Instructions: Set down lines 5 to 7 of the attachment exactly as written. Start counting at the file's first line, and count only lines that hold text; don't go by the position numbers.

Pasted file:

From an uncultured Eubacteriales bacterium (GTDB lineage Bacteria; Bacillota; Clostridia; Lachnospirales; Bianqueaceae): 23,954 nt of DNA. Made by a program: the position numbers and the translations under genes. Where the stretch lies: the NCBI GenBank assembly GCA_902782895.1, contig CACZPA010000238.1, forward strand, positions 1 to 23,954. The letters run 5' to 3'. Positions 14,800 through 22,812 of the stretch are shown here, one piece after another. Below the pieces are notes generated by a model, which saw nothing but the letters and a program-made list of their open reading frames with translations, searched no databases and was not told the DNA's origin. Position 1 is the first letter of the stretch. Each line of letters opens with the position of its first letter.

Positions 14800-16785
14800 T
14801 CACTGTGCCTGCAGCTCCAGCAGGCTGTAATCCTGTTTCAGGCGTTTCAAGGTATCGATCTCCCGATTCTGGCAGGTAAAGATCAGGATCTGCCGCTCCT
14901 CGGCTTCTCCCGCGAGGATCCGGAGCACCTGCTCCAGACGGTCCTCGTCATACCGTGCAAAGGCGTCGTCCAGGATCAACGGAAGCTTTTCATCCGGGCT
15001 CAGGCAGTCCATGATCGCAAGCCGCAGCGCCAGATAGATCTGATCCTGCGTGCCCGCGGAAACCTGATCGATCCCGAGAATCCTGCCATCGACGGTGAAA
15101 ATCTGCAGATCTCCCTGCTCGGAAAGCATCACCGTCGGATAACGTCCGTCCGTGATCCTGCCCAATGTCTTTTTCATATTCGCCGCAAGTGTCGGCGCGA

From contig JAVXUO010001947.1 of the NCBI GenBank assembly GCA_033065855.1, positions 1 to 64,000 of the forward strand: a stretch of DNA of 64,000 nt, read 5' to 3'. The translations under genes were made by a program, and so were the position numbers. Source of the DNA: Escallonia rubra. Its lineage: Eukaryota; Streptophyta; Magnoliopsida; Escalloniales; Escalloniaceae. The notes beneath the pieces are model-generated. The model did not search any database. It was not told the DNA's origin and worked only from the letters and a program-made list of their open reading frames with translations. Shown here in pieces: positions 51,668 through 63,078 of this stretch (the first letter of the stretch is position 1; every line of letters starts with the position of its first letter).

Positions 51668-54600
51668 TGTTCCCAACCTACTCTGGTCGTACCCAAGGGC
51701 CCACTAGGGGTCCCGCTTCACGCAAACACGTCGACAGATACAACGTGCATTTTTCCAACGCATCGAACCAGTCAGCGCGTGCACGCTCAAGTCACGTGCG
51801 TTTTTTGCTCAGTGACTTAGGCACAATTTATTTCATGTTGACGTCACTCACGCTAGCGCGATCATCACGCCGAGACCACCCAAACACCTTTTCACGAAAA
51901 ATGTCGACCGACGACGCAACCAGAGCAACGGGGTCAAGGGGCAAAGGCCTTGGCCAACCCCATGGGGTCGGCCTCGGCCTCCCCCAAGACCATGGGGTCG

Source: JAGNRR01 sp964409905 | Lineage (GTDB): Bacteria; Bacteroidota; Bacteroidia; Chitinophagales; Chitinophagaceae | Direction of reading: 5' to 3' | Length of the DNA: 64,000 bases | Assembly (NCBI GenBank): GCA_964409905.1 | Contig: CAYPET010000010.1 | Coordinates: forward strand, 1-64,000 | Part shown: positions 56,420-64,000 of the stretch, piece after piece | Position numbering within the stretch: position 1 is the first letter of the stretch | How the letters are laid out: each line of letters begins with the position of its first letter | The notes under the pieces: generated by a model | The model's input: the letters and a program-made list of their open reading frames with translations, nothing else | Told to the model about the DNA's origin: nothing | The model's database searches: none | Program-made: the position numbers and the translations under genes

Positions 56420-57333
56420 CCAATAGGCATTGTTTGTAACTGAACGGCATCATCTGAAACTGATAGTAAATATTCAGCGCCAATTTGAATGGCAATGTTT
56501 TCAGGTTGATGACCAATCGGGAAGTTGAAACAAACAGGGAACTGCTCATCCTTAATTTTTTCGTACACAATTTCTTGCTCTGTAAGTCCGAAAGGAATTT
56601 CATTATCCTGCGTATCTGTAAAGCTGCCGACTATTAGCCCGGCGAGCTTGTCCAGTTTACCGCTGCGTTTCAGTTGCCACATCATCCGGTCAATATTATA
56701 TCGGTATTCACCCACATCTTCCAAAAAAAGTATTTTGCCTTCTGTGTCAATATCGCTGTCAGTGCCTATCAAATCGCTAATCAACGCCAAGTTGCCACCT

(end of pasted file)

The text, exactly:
14901 CGGCTTCTCCCGCGAGGATCCGGAGCACCTGCTCCAGACGGTCCTCGTCATACCGTGCAAAGGCGTCGTCCAGGATCAACGGAAGCTTTTCATCCGGGCT
15001 CAGGCAGTCCATGATCGCAAGCCGCAGCGCCAGATAGATCTGATCCTGCGTGCCCGCGGAAACCTGATCGATCCCGAGAATCCTGCCATCGACGGTGAAA
15101 ATCTGCAGATCTCCCTGCTCGGAAAGCATCACCGTCGGATAACGTCCGTCCGTGATCCTGCCCAATGTCTTTTTCATATTCGCCGCAAGTGTCGGCGCGA